Traders' Euribor Messages Were 'Inappropriate,' Jury Told

    The former head of global trading at Deutsche Bank told a London jury on Wednesday it was "inappropriate" for traders at the bank to ask colleagues working on its cash desk to influence a key interest rate benchmark.

  • June 19, 2019

    Danske Bank, Ex-Execs Want Suit Over Estonia Scandal Axed

    Danske Bank and its former leadership fired back at an investor suit on Tuesday, saying the European money-laundering scandal miring the Danish bank has little to do with securities and nothing to do with fraud.

  • June 18, 2019

    Trump Urges 2nd Circ. To Freeze Financial Record Subpeonas

    President Donald Trump on Tuesday urged the Second Circuit to block congressional subpoenas that seek a vast array of financial records from Deutsche Bank and Capital One, saying the records are being sought for illegitimate, political purposes.

  • June 18, 2019

    Universities Hit With New 'Varsity Blues' Class Action

    More than two dozen rejected college applicants have filed a proposed class action in California federal court against the mastermind of the "Varsity Blues" admissions cheating scandal and eight universities tied to the headline grabbing case, claiming they were unfairly denied freshman spots while others bribed their way in.

  • June 18, 2019

    Calif. Green Energy Co. To Pay $7.7M To SEC For False Claims

    The U.S. Securities and Exchange Commission reached an agreement Tuesday with a San Diego-based green energy company to settle allegations its higher-ups conjured a rosy financial picture to hide tepid results.

  • June 18, 2019

    Dershowitz Can Pursue Bid To DQ Boies Schiller In Sex Case

    The New York federal judge who initially refused to hear Alan Dershowitz's request to disqualify Boies Schiller Flexner LLP from representing a woman accusing the prominent attorney and retired Harvard Law School professor of sexually molesting her said on Monday that she would consider it.

  • June 18, 2019

    Avenatti To Face Fall Trial In $20M Nike Extortion Case

    A New York federal judge on Tuesday set a November trial date for embattled attorney Michael Avenatti over allegations he tried to extort more than $20 million from Nike Inc. in exchange for keeping quiet about claims of employee misconduct at the sportswear company.

  • June 18, 2019

    Feds Tell 2nd Circ. McDonnell Can't Save Skelos This Time

    Prosecutors urged the Second Circuit not to disturb the corruption convictions of former New York lawmaker Dean Skelos and his son Adam at a retrial last year, saying that unlike after their first trial, the U.S. Supreme Court's McDonnell ruling can't help them.

  • June 18, 2019

    Suspect Says US Can’t Charge Him With $2B Fraud In Africa

    A Lebanese salesman told a New York federal judge that the U.S. government has yet to show how it is related with $2 billion in allegedly fraudulent loans backed by the government of Mozambique.

  • June 18, 2019

    Feds' Denial On SEC Coordination Doesn't Impress Judge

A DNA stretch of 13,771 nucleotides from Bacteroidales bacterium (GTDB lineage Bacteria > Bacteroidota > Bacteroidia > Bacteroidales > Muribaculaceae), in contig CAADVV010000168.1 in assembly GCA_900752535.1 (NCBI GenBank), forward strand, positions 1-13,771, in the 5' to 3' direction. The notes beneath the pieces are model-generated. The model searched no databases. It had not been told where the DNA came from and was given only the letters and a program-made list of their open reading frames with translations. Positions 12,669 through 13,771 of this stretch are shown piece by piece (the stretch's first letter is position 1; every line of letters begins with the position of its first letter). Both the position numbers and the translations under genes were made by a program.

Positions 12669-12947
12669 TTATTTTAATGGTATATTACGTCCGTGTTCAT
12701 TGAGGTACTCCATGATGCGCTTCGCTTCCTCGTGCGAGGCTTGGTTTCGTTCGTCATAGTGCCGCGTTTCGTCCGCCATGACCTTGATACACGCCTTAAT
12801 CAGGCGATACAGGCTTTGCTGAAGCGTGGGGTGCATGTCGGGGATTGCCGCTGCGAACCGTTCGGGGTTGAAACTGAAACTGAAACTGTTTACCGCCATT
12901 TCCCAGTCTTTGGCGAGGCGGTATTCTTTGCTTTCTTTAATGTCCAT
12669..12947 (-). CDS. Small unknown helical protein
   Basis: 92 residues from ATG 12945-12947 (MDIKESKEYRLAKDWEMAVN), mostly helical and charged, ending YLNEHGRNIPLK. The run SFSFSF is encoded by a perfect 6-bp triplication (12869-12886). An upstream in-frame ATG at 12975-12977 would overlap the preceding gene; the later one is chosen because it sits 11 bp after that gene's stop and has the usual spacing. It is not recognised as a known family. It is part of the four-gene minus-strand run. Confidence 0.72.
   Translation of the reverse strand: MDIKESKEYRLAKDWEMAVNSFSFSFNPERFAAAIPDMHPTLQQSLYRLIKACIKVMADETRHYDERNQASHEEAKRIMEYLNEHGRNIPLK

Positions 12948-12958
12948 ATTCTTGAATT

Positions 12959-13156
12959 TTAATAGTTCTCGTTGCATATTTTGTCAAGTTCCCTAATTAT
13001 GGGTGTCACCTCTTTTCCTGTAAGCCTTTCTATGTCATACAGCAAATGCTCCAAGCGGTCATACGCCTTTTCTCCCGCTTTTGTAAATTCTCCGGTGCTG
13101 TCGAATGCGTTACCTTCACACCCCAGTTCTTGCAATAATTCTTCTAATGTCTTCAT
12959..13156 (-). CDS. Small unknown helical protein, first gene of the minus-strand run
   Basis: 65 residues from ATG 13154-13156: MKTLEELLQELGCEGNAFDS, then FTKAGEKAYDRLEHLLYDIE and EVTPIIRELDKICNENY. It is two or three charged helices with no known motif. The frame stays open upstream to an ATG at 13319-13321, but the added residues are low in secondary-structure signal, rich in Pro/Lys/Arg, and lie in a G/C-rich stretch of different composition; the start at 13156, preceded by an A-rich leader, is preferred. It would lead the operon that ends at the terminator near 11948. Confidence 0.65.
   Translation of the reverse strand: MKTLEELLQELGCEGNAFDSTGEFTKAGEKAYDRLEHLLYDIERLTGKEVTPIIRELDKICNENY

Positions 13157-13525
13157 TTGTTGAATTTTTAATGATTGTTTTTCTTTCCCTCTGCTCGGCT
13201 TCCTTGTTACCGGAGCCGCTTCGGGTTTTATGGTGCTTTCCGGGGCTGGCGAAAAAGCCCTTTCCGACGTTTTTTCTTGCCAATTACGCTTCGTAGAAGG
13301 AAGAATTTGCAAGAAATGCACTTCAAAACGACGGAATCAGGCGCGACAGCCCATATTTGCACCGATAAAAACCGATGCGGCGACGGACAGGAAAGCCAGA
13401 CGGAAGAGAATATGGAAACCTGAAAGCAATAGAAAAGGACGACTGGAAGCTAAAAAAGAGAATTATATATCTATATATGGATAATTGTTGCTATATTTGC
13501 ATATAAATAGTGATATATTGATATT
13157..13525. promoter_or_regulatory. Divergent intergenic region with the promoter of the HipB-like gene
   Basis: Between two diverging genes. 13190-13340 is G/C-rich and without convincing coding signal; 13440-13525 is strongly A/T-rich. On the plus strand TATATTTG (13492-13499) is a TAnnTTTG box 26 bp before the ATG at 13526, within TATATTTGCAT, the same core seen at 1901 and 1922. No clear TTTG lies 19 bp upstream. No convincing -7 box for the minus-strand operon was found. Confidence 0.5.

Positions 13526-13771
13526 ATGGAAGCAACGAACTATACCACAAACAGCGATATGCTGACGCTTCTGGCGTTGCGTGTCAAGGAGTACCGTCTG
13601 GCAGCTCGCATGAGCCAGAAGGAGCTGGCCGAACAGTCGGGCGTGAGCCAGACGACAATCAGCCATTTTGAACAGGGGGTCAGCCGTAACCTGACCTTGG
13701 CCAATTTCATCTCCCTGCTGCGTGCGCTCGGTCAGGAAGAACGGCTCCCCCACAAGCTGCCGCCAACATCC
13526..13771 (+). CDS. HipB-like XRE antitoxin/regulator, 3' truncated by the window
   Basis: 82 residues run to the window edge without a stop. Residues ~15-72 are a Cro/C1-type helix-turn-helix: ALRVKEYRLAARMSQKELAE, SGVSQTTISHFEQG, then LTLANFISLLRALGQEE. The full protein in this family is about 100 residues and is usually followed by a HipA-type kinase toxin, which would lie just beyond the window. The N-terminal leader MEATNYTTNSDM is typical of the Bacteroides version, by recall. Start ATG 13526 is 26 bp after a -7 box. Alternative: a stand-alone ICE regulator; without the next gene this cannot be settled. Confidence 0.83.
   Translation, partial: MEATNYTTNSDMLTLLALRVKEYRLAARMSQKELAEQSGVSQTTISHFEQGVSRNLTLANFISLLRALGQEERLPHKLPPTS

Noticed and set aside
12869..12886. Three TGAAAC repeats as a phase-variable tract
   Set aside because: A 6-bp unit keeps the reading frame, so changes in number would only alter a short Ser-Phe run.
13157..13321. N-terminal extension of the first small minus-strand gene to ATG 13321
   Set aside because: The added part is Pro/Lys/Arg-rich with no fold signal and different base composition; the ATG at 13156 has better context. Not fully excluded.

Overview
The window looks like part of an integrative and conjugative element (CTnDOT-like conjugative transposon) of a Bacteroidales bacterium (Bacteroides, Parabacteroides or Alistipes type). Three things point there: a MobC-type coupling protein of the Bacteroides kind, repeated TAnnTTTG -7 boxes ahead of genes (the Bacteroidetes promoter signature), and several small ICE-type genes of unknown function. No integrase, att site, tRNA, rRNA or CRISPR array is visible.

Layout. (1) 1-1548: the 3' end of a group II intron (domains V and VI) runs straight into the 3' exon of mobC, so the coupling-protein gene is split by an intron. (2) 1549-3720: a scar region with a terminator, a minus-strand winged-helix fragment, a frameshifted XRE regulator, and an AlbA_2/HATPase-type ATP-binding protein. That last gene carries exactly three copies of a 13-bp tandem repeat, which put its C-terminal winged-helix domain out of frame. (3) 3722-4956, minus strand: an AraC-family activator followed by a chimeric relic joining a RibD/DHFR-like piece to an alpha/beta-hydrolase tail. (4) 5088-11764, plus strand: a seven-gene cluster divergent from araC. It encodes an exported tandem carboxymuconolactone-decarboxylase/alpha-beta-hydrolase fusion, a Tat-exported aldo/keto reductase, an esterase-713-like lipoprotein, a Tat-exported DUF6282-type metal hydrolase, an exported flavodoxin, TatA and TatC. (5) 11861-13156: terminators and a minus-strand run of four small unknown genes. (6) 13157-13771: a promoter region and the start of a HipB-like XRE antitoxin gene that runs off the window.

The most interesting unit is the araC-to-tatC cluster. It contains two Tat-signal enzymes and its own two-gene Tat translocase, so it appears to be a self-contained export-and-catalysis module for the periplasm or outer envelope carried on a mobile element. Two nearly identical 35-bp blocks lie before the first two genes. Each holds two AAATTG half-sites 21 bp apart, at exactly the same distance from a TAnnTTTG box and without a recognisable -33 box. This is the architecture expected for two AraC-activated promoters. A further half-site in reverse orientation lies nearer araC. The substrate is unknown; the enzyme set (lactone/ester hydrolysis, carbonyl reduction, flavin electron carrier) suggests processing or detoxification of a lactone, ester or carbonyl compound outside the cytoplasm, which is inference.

A Manhattan federal judge was unimpressed with one prosecutor's word that he did not use the U.S. Securities and Exchange Commission to gather criminal evidence against hedge fund co-founder Jason Rhodes, saying Tuesday he wants a full account of coordination between the civil agency and the criminal trial team.

  • June 18, 2019

    Antitrust Watchdog Accuses Drug Suppliers Of Market Fixing

    Four pharmaceutical companies broke U.K. competition law when they agreed to fix the quantities and prices of the supply of an antidepressant drug, which caused the National Health Service's spending on the tablets to peak to £38 million ($47.7 million), Britain's antitrust regulator said Tuesday.

Expert Analysis

  • Digital Data Privacy One Year After Carpenter

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    Lower courts have begun to grapple with the implications of the U.S. Supreme Court's 2018 decision in Carpenter v. United States, which concerned the constitutional limits on government acquisitions of digital data. On the anniversary of the decision, Jonathan Cedarbaum, Nina Cahill and Sam McHale of WilmerHale analyze defendants' attempts to extend Carpenter's holding.

  • High Court's 'Separate Sovereigns' Ruling Is Good For Tribes

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    The U.S. Supreme Court's decision in Gamble v. U.S. — reaffirming the so-called separate sovereigns doctrine — preserves tribal prosecutors' autonomy and ability to respond promptly to offenses without worrying about the legal repercussions on federal prosecutions, say Steven Gordon and Philip Baker-Shenk of Holland & Knight.

  • DOJ's Citgo Case Highlights Reach, And Limits, Of FCPA

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    The bribes a Miami businessman recently admitted paying to executives of gasoline retailer Citgo violated the Foreign Corrupt Practices Act, because Citgo is owned by the Venezuelan government. But there is scant case law for the U.S. Department of Justice to rely on in a case against Citgo itself, says Timothy Belevetz of Ice Miller.